Mythologist | Author | Speaker | Illustrator

July 24, 2012

First published July 23, 2012

 in Speaking Tree

Riding the Beast

Published in Speaking Tree, November 28, 2010.

The Kanda Puranam, the Tamil version of the Sanskrit Skanda Purana, retells the story of how Shiva’s son, Murugan, (known as Kartikeya, in North India) defeated the demon Taraka and his brothers, Simhamukhan and Surapadman. On his defeat, Simhamukhan begs forgiveness so Murugan instructs him to turn into a lion and serve as the vehicle of Durga. While fighting Murugan, Surapadman takes the form of a mountain. Murugan breaks the mountain into two with his spear. One part of the mountain turns into a peacock that becomes Murugan’s vehicle while the other part becomes a rooster that becomes Murugan’s symbol on his flag. Thus, says this narrative, the vehicles of Durga and her son, Murugan, are actually demons who have been subdued and transformed and become worthy of being associated with the divine.

In Hindu mythology, every god and goddess is associated with one animal or the other. Brahma, the creator, is associated with a swan, Vishnu, the preserver, with an eagle, Shiva, the destroyer, with a bull. Lakshmi, goddess of wealth, is associated with an elephant, Saraswati, goddess of knowledge, with a goose, and Durga, goddess of power, with lions and tigers. The river-goddesses Ganga and Yamuna ride a dolphin (or crocodile) and turtle respectively. The animals are called vahana, or vehicles, transporting the gods.

Sometimes, the same animal serves as the insignia on the deity’s flag. Thus Shiva, who rides a bull has a flag called Vrishabha-dhvaja, which means the flag with the symbol of a bull. At other times, different animals serve as vahanas and as symbols on flags. Murugan rides a peacock but has a the rooster on his flag.

Through the animals an idea is communciated. The idea of love and desire is most Indian poetry is expressed through the parrot, bees, butterflies and the constellation Makara which marks the advent of spring. And so Kama, the god of desire, is described as riding a parrot, having bees and butterflies constituting as the string of his bow whose shaft is made of sugarcane, and as having the symbol of Makara on his flag. Hamsa or geese (often confused with swans) is said to have the ability to separate milk from water. This makes Hamsa the symbol of intellectual discrimination and so is associated with Saraswati, goddess of knoweldge. Rats are an annoying pest and so serve as the symbol of problems. They are also highly fertile. So they are symbols of cascading problems. Ganesha, the god who removes obstacles, has the rat as his vehicle; by mounting the rat and domesticating it as his vehicle, he blocks the problems that plague our life. Shiva’s bull communicates Shiva’s independence, Vishnu’s hawk indicates his mobility and wider vision of things.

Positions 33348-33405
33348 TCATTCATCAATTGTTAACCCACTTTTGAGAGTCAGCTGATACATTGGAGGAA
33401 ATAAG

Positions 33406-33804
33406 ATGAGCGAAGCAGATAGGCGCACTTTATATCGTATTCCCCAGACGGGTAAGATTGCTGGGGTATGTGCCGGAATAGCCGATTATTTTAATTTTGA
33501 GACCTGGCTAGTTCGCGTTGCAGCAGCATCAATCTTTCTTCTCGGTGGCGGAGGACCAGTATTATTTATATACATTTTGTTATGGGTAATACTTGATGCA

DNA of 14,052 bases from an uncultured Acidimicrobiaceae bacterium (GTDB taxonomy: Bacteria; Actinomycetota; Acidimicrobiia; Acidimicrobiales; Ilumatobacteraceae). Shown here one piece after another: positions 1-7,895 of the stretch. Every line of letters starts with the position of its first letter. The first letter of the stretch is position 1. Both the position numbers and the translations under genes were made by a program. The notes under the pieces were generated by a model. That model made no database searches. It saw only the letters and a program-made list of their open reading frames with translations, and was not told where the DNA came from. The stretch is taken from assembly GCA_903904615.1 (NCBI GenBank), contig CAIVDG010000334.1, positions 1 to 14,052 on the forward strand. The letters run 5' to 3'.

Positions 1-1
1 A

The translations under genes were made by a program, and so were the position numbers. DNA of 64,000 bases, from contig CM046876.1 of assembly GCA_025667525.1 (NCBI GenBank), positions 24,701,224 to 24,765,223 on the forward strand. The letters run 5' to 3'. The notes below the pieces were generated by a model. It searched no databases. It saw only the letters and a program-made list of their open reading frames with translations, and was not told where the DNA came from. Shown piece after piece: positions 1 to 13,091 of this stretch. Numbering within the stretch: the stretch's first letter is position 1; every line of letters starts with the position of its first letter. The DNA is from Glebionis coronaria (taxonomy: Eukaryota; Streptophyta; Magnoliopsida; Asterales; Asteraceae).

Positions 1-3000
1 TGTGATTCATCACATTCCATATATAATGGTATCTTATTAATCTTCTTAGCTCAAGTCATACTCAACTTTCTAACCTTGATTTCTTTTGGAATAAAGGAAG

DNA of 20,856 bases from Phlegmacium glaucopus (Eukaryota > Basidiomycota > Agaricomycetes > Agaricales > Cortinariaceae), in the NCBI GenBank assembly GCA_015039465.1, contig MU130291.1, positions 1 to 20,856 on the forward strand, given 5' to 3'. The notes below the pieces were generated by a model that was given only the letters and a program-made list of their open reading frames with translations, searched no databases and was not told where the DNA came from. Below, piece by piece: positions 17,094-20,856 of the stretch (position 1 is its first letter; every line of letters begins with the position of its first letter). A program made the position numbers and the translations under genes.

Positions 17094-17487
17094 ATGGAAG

Animals are not just vehicles or symbols of the gods; they are the forms that the god takes. Hanuman, who serves Ram, is a monkey. Vishnu, for example, turns into fish and turtle and wild boar in order to save the world. The earth-goddess, Prithvi, often is seen in the form of a cow. Ganesha has the head of an elephant while the Ashwini twins have horse heads and Ketu, the planetary body associated with anxiety and restlessness, is a headless serpent.

In metaphysics, animals are jiva-atmas, soul wrapped in flesh. Their flesh is superior to plants because they are mobile. Ther flesh is inferior to human beings because they do not possess the highly developed brain that enables humans to imagine, love, create and care. It says that only after 84 lakh rebirths is a jiva-atma blessed with human flesh. What distinguishes humans from all other living creatures is our infinite ability to empathize, an ability that is highly limited in animals. By riding on animals, the gods are perhaps reminding us of our ability to overpower our animal instincts of self-preservation and self-propagation and focus on the unique human capability of self-realization which can only happen when we are able to feel for the rest of the world. Unfortunately, most of the time we prefer regression to evolution, behave as animals thinking only about survival. In fact, we are worse than animals, for animals think only about survival of their bodies, and do not have the wherewithal to do otherwise. We, on the other hand, spend all our lives working towards survival of our imagined self-image. So long as we think only about me and mine, and exclude others, we will waste this human flesh, remain unevolved animals and not validate our human existence.

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